Internet sides with woman who told her mom she will not take care of autistic brother after she dies
LOS ANGELES, CALIFORNIA: Parents can inflict considerable trauma by showing favoritism or preferential treatment towards their children. In this case, a woman turned to the internet for advice after she confronted her mother for making excuses for her autistic brother and declared she wouldn't be taking care of him after she's gone.
The woman, who is actually the younger of the two children, acknowleged that her brother was autistic but also asserted that "he is a lazy a**hole who weaponizes his incompetence to a high level." For years, she did her best "to be a 'good sister' despite my frustrations," but lo and behold -- she was diagnosed with Autism Spectrum Disorder at age 18. Her mother, however, insisted the doctors were wrong and continued to expect her to "basically act the role of older sibling."
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Posting on Reddit's 'AITA' forum, the woman (u/hellmouthtv) asked fellow Redditors, "AITA for telling my mother I will not be taking care of my autistic brother when she dies[?]" She prefaced it by saying, "I’m sure everyone’s immediate response is 'well you didn’t need to SAY IT' and that’s fair, totally fair. but i did say it. so uh. hear me out?"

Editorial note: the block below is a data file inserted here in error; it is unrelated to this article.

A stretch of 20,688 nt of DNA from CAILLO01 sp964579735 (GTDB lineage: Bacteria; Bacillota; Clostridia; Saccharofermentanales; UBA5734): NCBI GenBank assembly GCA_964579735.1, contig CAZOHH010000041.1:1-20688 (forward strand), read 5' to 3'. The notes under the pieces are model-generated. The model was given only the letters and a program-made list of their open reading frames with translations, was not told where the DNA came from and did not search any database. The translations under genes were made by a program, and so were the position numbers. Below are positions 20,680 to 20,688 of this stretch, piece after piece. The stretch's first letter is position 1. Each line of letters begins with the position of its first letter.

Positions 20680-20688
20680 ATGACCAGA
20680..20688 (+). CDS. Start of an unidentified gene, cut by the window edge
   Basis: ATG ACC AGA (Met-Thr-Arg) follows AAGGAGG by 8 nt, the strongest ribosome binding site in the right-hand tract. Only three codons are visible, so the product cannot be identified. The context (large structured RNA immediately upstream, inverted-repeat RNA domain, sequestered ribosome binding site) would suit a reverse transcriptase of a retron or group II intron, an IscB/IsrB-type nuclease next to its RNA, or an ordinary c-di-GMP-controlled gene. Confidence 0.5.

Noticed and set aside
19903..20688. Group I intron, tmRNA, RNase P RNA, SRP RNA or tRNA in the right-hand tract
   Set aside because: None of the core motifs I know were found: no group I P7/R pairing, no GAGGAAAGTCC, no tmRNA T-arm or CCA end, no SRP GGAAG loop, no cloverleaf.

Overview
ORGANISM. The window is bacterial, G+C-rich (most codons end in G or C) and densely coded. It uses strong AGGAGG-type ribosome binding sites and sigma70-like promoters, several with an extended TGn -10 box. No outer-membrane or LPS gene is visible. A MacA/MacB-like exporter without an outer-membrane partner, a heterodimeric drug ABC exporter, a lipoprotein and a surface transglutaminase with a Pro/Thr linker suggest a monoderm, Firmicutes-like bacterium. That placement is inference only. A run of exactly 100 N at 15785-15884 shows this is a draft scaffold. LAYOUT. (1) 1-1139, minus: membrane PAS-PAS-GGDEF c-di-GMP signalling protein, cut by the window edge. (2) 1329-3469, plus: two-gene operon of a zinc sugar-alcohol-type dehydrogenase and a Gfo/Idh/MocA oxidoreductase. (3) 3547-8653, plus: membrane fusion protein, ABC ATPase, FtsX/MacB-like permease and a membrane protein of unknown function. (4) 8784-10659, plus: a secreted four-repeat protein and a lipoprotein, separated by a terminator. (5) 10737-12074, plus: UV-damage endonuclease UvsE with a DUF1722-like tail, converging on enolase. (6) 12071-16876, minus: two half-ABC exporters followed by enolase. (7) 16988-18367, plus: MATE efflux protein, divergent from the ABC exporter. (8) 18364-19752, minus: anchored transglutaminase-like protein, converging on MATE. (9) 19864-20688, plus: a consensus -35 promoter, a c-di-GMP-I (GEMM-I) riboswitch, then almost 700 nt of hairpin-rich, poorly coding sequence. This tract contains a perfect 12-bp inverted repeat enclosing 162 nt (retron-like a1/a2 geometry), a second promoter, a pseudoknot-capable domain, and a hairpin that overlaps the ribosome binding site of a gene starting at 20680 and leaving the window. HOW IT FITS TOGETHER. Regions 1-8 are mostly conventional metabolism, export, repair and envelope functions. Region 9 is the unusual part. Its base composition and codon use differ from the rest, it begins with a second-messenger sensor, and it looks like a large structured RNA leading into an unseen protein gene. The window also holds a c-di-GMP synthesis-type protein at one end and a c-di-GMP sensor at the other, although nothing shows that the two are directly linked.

Brother diagnosed with 'Asperger's syndrome'
"I (20F) am the younger sister to my brother (22M) and I currently live with him, and my mother (54F) in a 2 bedroom apartment due to some really unfortunate life circumstances that I’m not gonna entirely delve into here. (rent is evenly split between all of us)," the OP (original poster) began. "My brother may be autistic, but I also believe he is a lazy a**hole who weaponizes his incompetence to a high level. He’s held 3 jobs in his life, been fired from two, still chews with his mouth open, and insists he can’t put away the dishes because he 'doesn’t know where they go' despite us living here for almost 2 years," she added.